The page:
Hell or High Water: Film Review
Cast: Chris Pine, Ben Foster, Jeff Bridges, Gil Birmingham
Director: David Mackenzie
There's plenty of soul in the mournful Hell Or High Water.
Managing to cram in a hefty dose of socio-economic commentary in the ruins of towns riddled by foreclosure and debts, Hell Or High Water is the West Texas set tale of two brothers, Toby and Tanner (Pine and Foster) hell-bent on robbing banks for their own reasons.
Enter two Texas Rangers, one Alberto an Indian (Birmingham) whose rueful regret at the banks stealing their heritage and the other Marcus (Bridges), who's on the cusp of retirement, but not about to go lightly or willingly into the long night.
As the laconic game of cat and mouse plays out, there's a very real sense of roads colliding and personal stakes rising, but there's also a deep familial connection that makes itself known.
Depression rears its head all throughout Hell or High Water; from the cutaway shots of roads that are riddled with foreclosure or debt signs or to the long shots of fields dotted with oil wells pumping futilely away, this is a film that's got its condemnation of the financial crisis and the banks hard-wired into its execution.
Sicario writer Taylor Sheridan manages shots of dry humour and Fargo-esque idiosyncratic trappings of character within his taut screenplay that examines the relationships between the two brothers and the two rangers, and works best when it concentrates on those elements. Both have bits of brotherhood scattered through; from Marcus' continual plaguing of put-upon Alberto with racial slurs or being annoying, to Toby and Tanner's reunion after Tanner's time in jail and his black sheep status within the family.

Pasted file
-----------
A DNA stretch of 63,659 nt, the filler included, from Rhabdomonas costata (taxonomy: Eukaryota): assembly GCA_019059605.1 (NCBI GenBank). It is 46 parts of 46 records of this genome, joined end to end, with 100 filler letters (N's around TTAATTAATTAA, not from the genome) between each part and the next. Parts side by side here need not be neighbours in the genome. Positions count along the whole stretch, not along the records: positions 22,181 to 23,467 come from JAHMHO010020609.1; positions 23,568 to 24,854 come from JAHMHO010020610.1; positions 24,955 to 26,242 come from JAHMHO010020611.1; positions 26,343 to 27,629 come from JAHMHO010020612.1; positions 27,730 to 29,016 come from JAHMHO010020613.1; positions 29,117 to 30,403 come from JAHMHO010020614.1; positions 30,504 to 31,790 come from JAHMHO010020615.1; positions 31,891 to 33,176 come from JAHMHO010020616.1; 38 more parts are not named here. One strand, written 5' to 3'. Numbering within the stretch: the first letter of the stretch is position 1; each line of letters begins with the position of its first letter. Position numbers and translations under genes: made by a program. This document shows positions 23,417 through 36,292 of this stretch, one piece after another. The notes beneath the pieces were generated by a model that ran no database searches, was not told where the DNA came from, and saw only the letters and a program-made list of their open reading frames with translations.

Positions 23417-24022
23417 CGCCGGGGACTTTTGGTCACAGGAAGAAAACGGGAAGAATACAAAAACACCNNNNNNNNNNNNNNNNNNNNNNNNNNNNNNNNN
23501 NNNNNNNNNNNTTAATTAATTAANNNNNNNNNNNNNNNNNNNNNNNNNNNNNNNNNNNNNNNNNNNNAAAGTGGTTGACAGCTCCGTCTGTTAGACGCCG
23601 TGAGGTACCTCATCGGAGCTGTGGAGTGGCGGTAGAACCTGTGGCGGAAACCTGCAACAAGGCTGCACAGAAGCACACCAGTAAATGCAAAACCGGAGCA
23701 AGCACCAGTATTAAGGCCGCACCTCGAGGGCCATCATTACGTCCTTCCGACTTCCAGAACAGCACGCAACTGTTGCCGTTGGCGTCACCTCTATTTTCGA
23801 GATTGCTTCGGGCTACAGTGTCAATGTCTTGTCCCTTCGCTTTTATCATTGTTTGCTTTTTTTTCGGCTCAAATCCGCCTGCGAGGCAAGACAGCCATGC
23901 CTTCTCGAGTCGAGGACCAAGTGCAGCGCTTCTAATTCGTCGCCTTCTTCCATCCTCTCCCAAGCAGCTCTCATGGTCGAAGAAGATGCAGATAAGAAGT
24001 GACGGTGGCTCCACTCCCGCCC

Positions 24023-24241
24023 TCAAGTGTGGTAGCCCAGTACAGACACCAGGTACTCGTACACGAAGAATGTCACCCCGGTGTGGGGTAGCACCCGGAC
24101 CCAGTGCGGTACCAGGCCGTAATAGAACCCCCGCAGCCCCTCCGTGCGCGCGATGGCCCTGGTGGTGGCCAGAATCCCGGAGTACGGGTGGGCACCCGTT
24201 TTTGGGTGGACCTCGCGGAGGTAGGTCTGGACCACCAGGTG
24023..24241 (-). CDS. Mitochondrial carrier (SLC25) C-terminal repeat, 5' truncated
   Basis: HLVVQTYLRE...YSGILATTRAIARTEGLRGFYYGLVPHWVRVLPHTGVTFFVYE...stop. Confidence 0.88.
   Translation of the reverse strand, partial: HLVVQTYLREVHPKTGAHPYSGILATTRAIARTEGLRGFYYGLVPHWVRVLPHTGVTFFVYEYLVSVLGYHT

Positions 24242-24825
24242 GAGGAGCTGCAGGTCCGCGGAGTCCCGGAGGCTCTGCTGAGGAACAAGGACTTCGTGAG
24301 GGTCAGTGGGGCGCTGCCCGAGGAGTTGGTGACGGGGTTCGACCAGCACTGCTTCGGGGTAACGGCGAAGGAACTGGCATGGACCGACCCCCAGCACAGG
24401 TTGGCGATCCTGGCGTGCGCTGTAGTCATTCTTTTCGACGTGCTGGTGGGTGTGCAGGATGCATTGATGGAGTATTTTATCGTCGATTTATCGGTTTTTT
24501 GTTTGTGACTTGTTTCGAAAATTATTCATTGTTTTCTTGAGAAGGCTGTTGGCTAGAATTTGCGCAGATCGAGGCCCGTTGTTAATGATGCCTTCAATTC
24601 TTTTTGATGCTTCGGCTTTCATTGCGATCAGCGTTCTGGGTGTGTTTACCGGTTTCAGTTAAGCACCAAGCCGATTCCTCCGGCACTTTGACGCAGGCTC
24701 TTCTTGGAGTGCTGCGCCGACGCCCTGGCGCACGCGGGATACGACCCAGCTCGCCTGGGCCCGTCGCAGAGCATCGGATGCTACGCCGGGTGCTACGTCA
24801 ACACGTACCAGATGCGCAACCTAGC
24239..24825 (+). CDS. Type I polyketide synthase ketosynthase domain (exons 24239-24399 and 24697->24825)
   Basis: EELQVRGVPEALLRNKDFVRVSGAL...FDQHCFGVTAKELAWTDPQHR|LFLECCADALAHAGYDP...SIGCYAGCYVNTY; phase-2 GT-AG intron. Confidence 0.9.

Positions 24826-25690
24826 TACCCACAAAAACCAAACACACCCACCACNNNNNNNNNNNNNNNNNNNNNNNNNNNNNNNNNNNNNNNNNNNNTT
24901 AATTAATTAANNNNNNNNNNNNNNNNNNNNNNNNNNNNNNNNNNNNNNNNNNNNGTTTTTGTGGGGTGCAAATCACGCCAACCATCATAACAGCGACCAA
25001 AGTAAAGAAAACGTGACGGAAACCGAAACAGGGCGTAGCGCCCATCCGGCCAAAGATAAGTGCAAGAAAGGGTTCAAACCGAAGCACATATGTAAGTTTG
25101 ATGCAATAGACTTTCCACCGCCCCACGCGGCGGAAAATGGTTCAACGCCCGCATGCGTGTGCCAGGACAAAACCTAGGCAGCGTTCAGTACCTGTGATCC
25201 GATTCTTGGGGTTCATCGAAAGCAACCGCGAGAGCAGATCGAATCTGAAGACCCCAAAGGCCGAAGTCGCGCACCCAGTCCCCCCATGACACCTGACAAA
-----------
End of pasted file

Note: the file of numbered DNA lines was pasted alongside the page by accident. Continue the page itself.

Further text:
But it's in the subtleties that this film works - the quieter moments, led by a hang-dog Pine who underplays to great effect, are infinitely more worthwhile than the continual quirks of some of the residents of West Texas. Sheridan captures the frailties of familial bonds with ease. And accentuated by a Warren Ellis / Nick Cave score, the whole thing bathes in a kind of timeless dread.
Equally worthy of recognition is a resigned but resilient Bridges as Marcus, a cantankerous man whose loneliness beckons in his twilight years. Bridges brings a gruffness and simplicity of execution to the film and gives it an edge that's as timeless as any cops and robbers chase film you've seen.
Ultimately, Hell or High Water is a wee ripper of a film; an eclectic and at times, eccentric old school Western that works on many levels. Swathed in contemplative elements and blessed with a stonking script and execution, it's proof there's life in the old dog yet and that when done properly, dialogue is king.